The following story by Reza Najafi originally appeared on the Dissident Blog, a project of Swedish PEN.

Reza Najafi is an Iranian writer, literary critic, and editor who lives in exile in Germany. He has published more than 350 short stories and literary essays. In ‘Nirvana’, he presents a snapshot of the life of a couple at a crucial moment; because it deals with taboo topics such as sex, suicide, drugs, and alcohol, it would have never had a chance to be published in Iran. Translation from the Farsi by Farzad Akmali.


He had put his finger down the woman’s throat two or maybe three times. A little yellow water and, finally, some slimy liquid had come out of the woman’s mouth. He was not sure if she had vomited up the pills.

He did not know at all how many pills she had taken altogether, or how many pills were enough to kill somebody, or if these thoughts were too late, or not.

He had promised her that she could sleep after she had vomited up the pills. And now the woman lay, almost unconscious, in his arms. He was not sure whether to keep his promise or not. As he held her armpits, he gazed for two or three minutes at her fallen head, unkempt hair, and then at the slimy liquid in the toilet bowl, and finally at the water that was dripping from the tap, the half-open window, the siphon tube, the plants, and the bathroom tiles.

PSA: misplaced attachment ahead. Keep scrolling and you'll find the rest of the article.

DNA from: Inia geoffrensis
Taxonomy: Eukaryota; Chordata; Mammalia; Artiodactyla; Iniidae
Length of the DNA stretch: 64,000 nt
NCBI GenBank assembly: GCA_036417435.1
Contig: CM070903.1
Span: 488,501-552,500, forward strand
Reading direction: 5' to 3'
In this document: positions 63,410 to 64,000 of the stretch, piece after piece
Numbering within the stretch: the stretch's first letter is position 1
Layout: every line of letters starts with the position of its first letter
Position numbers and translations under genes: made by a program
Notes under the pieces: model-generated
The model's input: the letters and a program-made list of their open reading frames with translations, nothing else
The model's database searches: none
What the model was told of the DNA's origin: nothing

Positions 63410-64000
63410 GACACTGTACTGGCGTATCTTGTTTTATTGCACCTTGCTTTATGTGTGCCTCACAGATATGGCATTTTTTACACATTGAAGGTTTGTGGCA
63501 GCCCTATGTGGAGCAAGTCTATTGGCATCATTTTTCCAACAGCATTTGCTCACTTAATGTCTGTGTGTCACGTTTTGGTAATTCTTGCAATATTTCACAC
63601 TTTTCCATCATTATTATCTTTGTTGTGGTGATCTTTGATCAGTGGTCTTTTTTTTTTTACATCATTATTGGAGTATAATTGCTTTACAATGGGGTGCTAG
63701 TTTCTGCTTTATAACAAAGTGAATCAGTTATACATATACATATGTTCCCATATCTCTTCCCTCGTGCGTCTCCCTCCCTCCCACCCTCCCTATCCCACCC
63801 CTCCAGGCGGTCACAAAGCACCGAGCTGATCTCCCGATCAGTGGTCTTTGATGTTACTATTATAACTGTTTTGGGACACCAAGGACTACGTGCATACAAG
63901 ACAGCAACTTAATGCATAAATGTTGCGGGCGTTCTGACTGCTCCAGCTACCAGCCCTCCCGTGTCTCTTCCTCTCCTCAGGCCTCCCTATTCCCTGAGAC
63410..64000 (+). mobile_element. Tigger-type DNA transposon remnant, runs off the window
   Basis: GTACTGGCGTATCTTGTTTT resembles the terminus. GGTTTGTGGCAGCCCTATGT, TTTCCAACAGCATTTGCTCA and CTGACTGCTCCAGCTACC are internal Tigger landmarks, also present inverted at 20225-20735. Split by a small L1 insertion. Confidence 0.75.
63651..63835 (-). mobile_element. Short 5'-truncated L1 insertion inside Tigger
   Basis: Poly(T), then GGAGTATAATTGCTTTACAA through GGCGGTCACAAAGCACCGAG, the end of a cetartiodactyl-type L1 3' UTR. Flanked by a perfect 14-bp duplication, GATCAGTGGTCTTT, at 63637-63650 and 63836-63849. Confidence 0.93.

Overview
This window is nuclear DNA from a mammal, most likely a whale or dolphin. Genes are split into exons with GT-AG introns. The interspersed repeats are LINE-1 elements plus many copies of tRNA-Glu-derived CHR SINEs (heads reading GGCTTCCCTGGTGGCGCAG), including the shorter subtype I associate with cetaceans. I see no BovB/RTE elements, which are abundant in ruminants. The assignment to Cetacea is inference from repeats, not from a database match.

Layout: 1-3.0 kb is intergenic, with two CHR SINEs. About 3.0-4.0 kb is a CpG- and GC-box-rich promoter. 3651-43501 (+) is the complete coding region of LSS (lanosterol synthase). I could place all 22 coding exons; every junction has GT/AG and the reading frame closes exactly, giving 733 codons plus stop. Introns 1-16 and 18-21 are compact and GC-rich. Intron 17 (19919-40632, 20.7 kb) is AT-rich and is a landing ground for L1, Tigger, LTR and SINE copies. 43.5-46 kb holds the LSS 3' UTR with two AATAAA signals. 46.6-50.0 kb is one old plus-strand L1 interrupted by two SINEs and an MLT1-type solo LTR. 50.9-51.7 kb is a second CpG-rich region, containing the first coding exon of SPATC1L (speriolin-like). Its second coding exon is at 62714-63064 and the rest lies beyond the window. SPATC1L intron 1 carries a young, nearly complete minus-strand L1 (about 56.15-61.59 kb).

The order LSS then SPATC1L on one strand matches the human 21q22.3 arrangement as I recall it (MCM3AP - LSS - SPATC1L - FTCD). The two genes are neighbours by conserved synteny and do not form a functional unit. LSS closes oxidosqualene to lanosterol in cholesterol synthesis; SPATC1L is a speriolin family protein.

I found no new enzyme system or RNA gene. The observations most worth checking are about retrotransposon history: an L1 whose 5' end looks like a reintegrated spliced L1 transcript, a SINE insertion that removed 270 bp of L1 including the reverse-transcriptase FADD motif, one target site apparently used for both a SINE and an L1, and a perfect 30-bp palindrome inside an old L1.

It came to his mind that a sort of wisdom lay behind those seemingly meaningless objects that he was seeing so clearly and obviously. Although he was woozy and dizzy, he recalled reading somewhere that such insights, resulting from over-indulgence in alcohol and opium, were basically false.

Again, he gazed at the water drops that dropped themselves down from the tap with patience, tolerance, and forbearance, and also at the harsh and sharp red flowers on the tiles, laughing at him. No. No, such an insight could not be false. But what was such a not-false insight telling him? He understood it, but could not define it, even for himself.

He could no more bear the weight of the woman’s body. He pulled her out of the bathroom and laid her on the bed in the bedroom. The weight of the woman’s thin body felt so much heavier than before.